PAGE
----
alone in the world, she must go and get work, for she had only
herself to depend upon. There was none to be got by staying
where she was, so she made her clothes into a bundle, and walked
over the hills till she reached the house of the man who owned
the fields in that part of the country. And she took service
with him and laboured for him early and late, and every night
when she went to bed she was at peace, for she had not forgotten
one thing that she had promised her mother; and, however hot the
sun might be, she always kept the wooden helmet on her head, and
the people gave her the nickname of Hatschihime.

In spite, however, of all her care the fame of her beauty spread
abroad: many of the impudent young men that are always to be
found in the world stole softly up behind her while she was at
work, and tried to lift off the wooden helmet. But the girl
would have nothing to say to them, and only bade them be off;
then they began to talk to her, but she never answered them, and
went on with what she was doing, though her wages were low and
food not very plentiful. Still she could manage to live, and
that was enough.

One day her master happened to pass through the field where she
was working, and was struck by her industry and stopped to watch
her. After a while he put one or two questions to her, and then
led her into his house, and told her that henceforward her only
duty should be to tend his sick wife. From this time the girl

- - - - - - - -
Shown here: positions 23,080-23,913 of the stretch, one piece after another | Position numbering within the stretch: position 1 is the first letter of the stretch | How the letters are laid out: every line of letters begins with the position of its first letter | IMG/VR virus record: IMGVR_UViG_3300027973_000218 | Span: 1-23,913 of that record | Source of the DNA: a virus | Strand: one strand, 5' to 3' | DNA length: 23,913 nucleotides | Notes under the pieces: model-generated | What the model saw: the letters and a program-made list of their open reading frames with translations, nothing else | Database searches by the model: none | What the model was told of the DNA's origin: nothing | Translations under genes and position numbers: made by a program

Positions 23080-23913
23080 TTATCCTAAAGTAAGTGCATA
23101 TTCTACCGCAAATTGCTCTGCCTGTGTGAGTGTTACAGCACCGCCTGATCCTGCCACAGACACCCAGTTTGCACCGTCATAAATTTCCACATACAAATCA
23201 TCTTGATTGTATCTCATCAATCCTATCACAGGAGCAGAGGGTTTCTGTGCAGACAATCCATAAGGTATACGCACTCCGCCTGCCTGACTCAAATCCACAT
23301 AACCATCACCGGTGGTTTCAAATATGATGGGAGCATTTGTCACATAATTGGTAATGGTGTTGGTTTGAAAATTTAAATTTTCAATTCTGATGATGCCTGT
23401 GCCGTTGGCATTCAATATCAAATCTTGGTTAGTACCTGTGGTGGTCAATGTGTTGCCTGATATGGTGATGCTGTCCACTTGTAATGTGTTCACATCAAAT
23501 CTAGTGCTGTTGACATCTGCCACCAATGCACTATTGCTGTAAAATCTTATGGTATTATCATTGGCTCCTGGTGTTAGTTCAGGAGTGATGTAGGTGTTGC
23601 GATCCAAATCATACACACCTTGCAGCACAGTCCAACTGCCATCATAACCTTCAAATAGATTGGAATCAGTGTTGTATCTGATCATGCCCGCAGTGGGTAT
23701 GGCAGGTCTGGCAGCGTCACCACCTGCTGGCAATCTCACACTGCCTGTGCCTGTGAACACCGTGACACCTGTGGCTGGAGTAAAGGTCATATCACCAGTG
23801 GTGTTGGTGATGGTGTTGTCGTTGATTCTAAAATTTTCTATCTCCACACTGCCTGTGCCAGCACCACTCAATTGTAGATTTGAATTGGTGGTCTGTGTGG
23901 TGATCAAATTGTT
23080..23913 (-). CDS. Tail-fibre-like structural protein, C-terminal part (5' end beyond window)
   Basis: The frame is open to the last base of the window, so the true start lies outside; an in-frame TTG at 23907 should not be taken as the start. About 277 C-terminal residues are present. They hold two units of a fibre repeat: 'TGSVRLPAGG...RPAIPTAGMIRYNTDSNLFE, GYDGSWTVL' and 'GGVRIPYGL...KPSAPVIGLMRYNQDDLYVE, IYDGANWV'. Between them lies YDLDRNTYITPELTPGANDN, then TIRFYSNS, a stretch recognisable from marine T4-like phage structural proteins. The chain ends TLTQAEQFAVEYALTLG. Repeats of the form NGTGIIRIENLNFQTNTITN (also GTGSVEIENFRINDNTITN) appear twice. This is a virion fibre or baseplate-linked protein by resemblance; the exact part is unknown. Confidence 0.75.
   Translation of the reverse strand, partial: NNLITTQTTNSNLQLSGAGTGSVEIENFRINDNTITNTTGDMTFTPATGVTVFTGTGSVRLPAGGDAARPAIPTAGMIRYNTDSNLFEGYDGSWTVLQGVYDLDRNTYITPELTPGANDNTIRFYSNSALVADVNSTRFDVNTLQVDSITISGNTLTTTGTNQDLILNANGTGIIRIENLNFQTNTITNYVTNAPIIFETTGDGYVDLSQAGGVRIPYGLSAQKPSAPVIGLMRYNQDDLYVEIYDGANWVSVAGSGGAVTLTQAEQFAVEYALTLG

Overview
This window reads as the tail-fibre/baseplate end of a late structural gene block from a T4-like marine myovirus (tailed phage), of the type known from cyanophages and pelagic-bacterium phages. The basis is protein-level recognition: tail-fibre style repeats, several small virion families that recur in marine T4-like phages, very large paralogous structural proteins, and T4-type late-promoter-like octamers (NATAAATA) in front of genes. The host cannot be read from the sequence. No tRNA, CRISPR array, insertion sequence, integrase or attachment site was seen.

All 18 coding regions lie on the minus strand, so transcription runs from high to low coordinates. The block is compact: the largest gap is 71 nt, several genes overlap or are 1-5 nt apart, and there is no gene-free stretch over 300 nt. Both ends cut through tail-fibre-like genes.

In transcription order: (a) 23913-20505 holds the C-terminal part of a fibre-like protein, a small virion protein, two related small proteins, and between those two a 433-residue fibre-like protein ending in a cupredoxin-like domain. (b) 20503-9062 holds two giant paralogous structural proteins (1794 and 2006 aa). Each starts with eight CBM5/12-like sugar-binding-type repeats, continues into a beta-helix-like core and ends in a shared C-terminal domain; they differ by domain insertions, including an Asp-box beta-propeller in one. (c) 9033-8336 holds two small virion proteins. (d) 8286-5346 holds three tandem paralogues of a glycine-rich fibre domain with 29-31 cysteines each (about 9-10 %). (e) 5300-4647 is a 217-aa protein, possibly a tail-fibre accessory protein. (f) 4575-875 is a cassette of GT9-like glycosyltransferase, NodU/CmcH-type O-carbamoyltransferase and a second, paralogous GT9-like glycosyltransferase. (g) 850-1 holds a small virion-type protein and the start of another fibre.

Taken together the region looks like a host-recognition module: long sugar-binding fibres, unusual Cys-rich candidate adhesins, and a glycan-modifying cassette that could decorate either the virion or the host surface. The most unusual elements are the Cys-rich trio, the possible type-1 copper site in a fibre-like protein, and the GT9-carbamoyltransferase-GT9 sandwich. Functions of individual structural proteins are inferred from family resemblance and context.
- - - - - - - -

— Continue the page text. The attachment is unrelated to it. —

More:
felt as if all her troubles were ended, but the worst of them was
yet to come.

Not very long after Hatschihime had become maid to the sick
woman, the eldest son of the house returned home from Kioto,
where he had been studying all sorts of things. He was tired of
the splendours of the town and its pleasures, and was glad enough
to be back in the green country, among the peach-blossoms and
sweet flowers. Strolling about in the early morning, he caught
sight of the girl with the odd wooden helmet on her head, and
immediately he went to his mother to ask who she was, and where
she came from, and why she wore that strange thing over her face.

His mother answered that it was a whim, and nobody could persuade
her to lay it aside; whereat the young man laughed, but kept his
thoughts to himself.

One hot day, however, he happened to be going towards home when
he caught sight of his mother's waiting maid kneeling by a little
stream that flowed through the garden, splashing some water over
her face. The helmet was pushed on one side, and as the youth
stood watching from behind a tree he had a glimpse of the girl's